4)  Austria

Monday, July 09, 2012

Alan Rock's Trivia


1)  On July 9, 1955 the first Rock and Roll song hit number one.  Song and artist?

2)  Many people collect things like stamps and coins.  What does actor Tom Hanks collect?

3)  Speaking of Tom Hanks, what part did he play on the sitcom Family Ties?

4)  What entertainer is best known for singing "Alice's Restaurant" and "City of New Orleans"?


1)  "Rock Around The Clock" by Bill Haley and the Comets.

2)  Typewriters.

3)  He was Alex's (Michael J. Fox) alcoholic uncle.

4)  Arlo Guthrie.

Friday, July 06, 2012

Alan Rock's Trivia!


1)  In addition to Thomas Jefferson, how many other presidents signed the Declaration of Independence?

2)  Scientists at this research center think they've found the Higgs Boson particle.

3)  Who wrote the lyric, "you gotta have a dream, if you don't have a dream, how you gonna have a dream come true?"


1)  just one: John Adams

2)  CERN

3)  The lyric comes from "Happy Talk" (South Pacific), and was written by Oscar Hammerstein.

Thursday, July 05, 2012

Alan Rock's Trivia!


1)  On this date in 1947 the first African-American Major League baseball player signed with the Cleveland Indians. Who was he?

2)  On this date in 1975 Arthur Ashe defeated this player, thus becoming the first African-American to win the Men's Singles at Wimbledon.

3)  He was the first president to have been voted out of office after one term. Who was he and who defeated him?

4)  The 2nd Amendment to the Constitution guarantees this.


1)  Larry Doby

2)  Ashe defeated Jimmy Connors

3)  John Adams was voted out after one term; he was defeated by Thomas Jefferson

4)  The 2nd Amendment guarantees citizens the right to keep and bear arms and to form militias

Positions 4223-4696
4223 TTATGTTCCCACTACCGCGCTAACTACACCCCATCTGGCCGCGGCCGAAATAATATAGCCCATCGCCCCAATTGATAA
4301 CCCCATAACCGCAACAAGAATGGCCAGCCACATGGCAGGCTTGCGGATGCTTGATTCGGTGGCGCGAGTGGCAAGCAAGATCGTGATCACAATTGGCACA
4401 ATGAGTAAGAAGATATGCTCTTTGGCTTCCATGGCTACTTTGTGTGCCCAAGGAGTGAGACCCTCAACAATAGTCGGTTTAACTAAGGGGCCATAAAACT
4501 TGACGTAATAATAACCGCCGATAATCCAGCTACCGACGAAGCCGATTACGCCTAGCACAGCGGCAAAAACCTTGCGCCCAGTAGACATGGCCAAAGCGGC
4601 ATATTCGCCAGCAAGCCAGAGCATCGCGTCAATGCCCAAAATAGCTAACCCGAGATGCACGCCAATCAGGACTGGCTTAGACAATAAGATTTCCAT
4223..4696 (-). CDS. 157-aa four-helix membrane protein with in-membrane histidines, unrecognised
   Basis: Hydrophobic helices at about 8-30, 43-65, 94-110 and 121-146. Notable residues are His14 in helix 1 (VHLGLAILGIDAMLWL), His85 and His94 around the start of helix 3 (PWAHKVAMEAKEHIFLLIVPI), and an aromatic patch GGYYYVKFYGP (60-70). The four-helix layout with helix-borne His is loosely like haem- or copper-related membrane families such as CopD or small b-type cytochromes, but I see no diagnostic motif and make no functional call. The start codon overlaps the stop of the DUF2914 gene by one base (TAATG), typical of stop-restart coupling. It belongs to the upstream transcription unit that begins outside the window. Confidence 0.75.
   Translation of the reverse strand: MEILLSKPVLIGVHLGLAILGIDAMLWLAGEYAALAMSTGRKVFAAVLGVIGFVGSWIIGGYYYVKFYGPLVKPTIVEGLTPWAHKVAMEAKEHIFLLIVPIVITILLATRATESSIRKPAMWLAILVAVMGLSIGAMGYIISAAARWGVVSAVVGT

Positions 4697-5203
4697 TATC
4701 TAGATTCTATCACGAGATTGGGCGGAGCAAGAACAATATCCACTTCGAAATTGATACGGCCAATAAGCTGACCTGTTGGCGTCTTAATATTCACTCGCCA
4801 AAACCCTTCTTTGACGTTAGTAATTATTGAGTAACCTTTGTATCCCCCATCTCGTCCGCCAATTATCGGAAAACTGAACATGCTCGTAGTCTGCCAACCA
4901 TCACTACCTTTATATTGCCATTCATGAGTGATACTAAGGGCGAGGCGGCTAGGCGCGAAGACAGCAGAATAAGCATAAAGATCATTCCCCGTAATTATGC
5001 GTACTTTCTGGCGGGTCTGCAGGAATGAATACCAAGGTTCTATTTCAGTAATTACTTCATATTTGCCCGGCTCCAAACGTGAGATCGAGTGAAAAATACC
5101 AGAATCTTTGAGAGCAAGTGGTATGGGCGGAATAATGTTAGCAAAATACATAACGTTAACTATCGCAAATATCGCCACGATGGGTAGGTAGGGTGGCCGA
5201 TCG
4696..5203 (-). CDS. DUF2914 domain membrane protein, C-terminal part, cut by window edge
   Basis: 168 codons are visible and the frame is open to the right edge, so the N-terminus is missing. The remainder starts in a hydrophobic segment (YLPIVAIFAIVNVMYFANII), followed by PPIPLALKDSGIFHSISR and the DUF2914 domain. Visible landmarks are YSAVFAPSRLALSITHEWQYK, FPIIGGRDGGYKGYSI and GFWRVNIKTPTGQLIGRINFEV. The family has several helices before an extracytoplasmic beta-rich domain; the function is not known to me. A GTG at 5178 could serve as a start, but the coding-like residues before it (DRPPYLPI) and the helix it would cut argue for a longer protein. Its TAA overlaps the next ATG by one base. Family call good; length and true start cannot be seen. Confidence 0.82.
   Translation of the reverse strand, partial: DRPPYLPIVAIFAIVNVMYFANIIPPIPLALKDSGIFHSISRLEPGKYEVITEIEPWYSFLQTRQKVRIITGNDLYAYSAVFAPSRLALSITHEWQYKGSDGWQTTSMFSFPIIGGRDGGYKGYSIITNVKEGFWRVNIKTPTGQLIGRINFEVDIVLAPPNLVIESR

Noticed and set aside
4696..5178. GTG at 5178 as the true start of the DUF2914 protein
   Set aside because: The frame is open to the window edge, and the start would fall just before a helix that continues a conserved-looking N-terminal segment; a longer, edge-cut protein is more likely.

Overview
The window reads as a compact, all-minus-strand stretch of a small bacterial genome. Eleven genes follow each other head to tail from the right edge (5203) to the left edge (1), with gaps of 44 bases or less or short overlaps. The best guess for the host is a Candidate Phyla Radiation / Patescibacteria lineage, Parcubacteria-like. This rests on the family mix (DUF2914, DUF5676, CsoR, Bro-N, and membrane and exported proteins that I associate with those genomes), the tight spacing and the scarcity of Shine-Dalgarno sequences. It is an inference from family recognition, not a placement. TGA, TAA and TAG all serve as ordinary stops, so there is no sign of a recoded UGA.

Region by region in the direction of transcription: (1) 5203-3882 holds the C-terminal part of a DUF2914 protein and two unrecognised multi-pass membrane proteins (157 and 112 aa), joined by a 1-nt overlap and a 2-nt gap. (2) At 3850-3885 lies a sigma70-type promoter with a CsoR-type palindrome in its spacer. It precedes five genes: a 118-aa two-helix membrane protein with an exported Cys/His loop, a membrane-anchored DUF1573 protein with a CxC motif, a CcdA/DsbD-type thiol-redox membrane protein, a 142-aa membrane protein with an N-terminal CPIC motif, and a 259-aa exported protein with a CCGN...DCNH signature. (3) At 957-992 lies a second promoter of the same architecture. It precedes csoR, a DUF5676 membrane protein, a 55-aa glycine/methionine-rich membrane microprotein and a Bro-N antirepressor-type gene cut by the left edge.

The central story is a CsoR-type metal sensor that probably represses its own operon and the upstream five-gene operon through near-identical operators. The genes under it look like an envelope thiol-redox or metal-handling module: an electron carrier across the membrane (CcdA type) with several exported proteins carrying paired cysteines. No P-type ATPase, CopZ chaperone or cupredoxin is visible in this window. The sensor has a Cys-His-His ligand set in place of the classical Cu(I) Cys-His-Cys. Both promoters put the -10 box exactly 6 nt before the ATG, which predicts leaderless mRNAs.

Wednesday, July 04, 2012

Alan Rock's Trivia


1)  The Declaration of Independence begins with what words?

2)  Who said, "We hold these truths to be self-evident, that all men are created equal"?

3)  Which two patriots died on July 4, 1826?

4)  How many people signed the Declaration of Independence on July 4, 1776?  Kuddos if you can name them!


1)  "When in the course of human events..."

2)  Thomas Jefferson.

3)  John Adams and Thomas Jefferson.

4)  Two -- Charles Thomson as Secretary and John Hancock as President of the Continental Congress.

Tuesday, July 03, 2012

Alan Rock's Trivia


1)  On July 3, 1922, Fruit Garden and Home magazine published its first issue.  Two years later the publication became known as what?

2)  Ambrosia, Smitten, and Lemonade are varieties of what?

3)  What was the name of the forerunner to Scientology?


1)  Better Homes and Gardens.

2)  Apples

3)  Dianetics.

Monday, July 02, 2012

Alan Rock's Trivia


1)  What did President Lyndon Johnson sign into law on July 2, 1964?

2)  On July 2, 1881, which U.S. president was shot and fatally wounded by an assassin?

3)  On July 2, 1776, the delegates from the twelve North American colonies signed the Declaration of Independence to declare themselves the United States of America.  On July 3 and 4, the delegates made a few changes to the document and approved it again on July 4th, the day the United States now celebrates as Independence Day.  However, one of the delegates thought that July 2nd would be remembered in history as Independence Day.  Which founding father stated this belief in a letter to his wife?


1)  The Civil Rights Act of 1964.  In the speech he gave prior to signing this act into law, President Johnson said, "We believe that all men are created equal, yet many are denied equal treatment... let us close the springs of racial poison."

2)  President James Garfield was shot by embittered attorney Charles Guiteau in a Washington railroad station.  The President struggled with his health over the next few months, and he ultimately died on September 19, 1881 from an infection and internal hemorrhage.  Garfield served as U.S. President for less than one year.

3)  John Adams wrote to his wife Abigail, "The second day of July 1776 will be the most memorable epochs in the history of America... It ought to be solemnized with pomp and parade, with shews, games, sports, guns, bells, bonfires, and illuminations from one end of this continent to the other from this time forward forever more."